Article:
The encounter images show Annefrank to be irregularly shaped, cratered, and about 8 kilometers (5 miles) in diameter. Stardust's dust instruments were on for the encounter, although no dust was anticipated. Scientists are still checking data to see if, by chance, the instruments may have seen a dust particle.

"The dust flux measurement instrument ran for at least 27 minutes and performed all expected functions," said Dr. Tom Economou of the University of Chicago, lead scientist for that instrument. The lead scientist for Stardust's interstellar dust analyzer, Dr. Jochen Kissel of Max Planck Institute, Garching, Germany, said the Annefrank experience will enable him to put the German instrument into an even better configuration at Wild 2.

"Performing such flight testing before the primary encounter is a critical part of reducing risks and significantly increasing the probability of success at the primary target, Wild 2" said JPL's Thomas Duxbury, Stardust project manager. "We learned at lot that will improve our operations at Wild 2 based upon the lessons learned at Annefrank, but the bottom line is that if Annefrank had been Wild 2, we would have succeeded."

Related Links
Search SpaceDaily
Subscribe To SpaceDaily Express

Annefrank Flyby A Success
Seattle - Nov 4, 2002
A group of scientists, including UW astronomy professor Donald Brownlee, spent last Friday and Saturday at the NASA Jet Propulsion Laboratory in Pasadena, Calif., to coordinate an outer-space mission more than seven years in planning. At a critical moment around 8:50 p.m. on Friday afternoon, the Stardust spacecraft passed within 3,000 kilometers of an asteroid called 5535 Annefrank, sending photographs and other data back to Earth.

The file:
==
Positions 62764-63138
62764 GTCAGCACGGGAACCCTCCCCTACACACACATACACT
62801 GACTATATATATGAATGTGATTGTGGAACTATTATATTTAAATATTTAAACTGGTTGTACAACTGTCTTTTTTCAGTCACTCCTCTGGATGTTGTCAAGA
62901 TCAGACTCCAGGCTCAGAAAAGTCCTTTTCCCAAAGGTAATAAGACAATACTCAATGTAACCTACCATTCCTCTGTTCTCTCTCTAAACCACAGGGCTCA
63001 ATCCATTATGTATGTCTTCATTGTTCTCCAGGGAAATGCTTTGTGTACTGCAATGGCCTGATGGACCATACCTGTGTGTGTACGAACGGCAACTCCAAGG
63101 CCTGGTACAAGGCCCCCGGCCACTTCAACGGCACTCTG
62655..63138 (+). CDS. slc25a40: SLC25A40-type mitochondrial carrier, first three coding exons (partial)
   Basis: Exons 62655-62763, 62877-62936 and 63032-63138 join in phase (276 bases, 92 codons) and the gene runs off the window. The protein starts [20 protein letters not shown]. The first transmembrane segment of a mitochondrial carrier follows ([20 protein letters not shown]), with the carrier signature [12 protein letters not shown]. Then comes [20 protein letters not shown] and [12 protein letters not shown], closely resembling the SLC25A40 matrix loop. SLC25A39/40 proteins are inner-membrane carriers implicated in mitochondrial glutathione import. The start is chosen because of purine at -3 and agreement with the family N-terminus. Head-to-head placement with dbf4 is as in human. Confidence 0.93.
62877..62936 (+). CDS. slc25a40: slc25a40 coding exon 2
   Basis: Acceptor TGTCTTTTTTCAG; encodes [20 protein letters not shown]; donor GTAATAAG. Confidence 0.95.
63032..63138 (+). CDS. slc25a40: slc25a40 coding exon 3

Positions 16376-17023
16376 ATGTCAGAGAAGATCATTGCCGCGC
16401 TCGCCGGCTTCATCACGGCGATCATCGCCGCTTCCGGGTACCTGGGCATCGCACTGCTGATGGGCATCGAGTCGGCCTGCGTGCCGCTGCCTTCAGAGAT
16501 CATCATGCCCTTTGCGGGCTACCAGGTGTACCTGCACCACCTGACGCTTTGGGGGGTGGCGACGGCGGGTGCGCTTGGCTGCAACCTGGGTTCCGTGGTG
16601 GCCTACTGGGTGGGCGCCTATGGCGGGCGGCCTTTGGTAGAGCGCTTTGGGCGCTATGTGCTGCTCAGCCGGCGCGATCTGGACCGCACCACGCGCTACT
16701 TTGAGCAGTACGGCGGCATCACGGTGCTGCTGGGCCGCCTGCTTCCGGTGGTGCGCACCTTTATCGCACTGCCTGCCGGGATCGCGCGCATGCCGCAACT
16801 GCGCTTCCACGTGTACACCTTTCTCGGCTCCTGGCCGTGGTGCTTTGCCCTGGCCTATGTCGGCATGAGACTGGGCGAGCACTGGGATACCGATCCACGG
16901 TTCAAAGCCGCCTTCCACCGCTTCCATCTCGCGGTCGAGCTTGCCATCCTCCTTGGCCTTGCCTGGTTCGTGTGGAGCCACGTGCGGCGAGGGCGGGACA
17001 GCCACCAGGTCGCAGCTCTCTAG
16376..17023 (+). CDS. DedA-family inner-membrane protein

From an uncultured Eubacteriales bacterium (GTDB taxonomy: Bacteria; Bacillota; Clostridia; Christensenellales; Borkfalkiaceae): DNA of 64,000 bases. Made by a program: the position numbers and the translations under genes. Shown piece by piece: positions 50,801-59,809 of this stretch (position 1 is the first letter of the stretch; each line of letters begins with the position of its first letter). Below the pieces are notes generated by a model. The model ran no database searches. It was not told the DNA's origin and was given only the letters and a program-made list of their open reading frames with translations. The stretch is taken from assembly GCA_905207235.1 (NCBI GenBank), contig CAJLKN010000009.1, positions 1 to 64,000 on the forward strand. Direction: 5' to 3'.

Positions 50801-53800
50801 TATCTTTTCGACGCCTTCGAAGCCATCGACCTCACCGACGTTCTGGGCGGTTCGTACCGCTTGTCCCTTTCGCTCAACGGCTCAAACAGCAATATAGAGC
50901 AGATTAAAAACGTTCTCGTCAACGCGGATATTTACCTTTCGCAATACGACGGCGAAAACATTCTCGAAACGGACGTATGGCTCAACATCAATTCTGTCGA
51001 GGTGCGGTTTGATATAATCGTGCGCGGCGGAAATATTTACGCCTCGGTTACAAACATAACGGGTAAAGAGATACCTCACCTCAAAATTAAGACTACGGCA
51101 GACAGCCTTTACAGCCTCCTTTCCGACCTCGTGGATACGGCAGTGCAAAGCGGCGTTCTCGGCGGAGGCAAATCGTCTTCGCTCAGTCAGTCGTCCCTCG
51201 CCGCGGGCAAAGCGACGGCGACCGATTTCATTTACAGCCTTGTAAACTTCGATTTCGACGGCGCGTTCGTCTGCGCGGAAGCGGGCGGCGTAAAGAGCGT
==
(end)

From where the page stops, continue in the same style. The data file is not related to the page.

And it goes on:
Thanks for being here;
We need your help. The SpaceDaily news network continues to grow but revenues have never been harder to maintain.

With the rise of Ad Blockers, and Facebook - our traditional revenue sources via quality network advertising continues to decline. And unlike so many other news sites, we don't have a paywall - with those annoying usernames and passwords.

Our news coverage takes time and effort to publish 365 days a year.

If you find our news sites informative and useful then please consider becoming a regular supporter or for now make a one off contribution.

SpaceDaily Contributor
$5 Billed Once

credit card or paypal
SpaceDaily Monthly Supporter
$5 Billed Monthly

paypal only

Memory Foam Mattress Review
Newsletters :: SpaceDaily :: SpaceWar :: TerraDaily :: Energy Daily
XML Feeds :: Space News :: Earth News :: War News :: Solar Energy News

The content herein, unless otherwise known to be public domain, are Copyright 1995-2016 - Space Media Network. All websites are published in Australia and are solely subject to Australian law and governed by Fair Use principals for news reporting and research purposes. AFP, UPI and IANS news wire stories are copyright Agence France-Presse, United Press International and Indo-Asia News Service. ESA news reports are copyright European Space Agency. All NASA sourced material is public domain. Additional copyrights may apply in whole or part to other bona fide parties. Advertising does not imply endorsement, agreement or approval of any opinions, statements or information provided by Space Media Network on any Web page published or hosted by Space Media Network. Privacy Statement All images and articles appearing on Space Media Network have been edited or digitally altered in some way. Any requests to remove copyright material will be acted upon in a timely and appropriate manner. Any attempt to extort money from Space Media Network will be ignored and reported to Australian Law Enforcement Agencies as a potential case of financial fraud involving the use of a telephonic carriage device or postal service.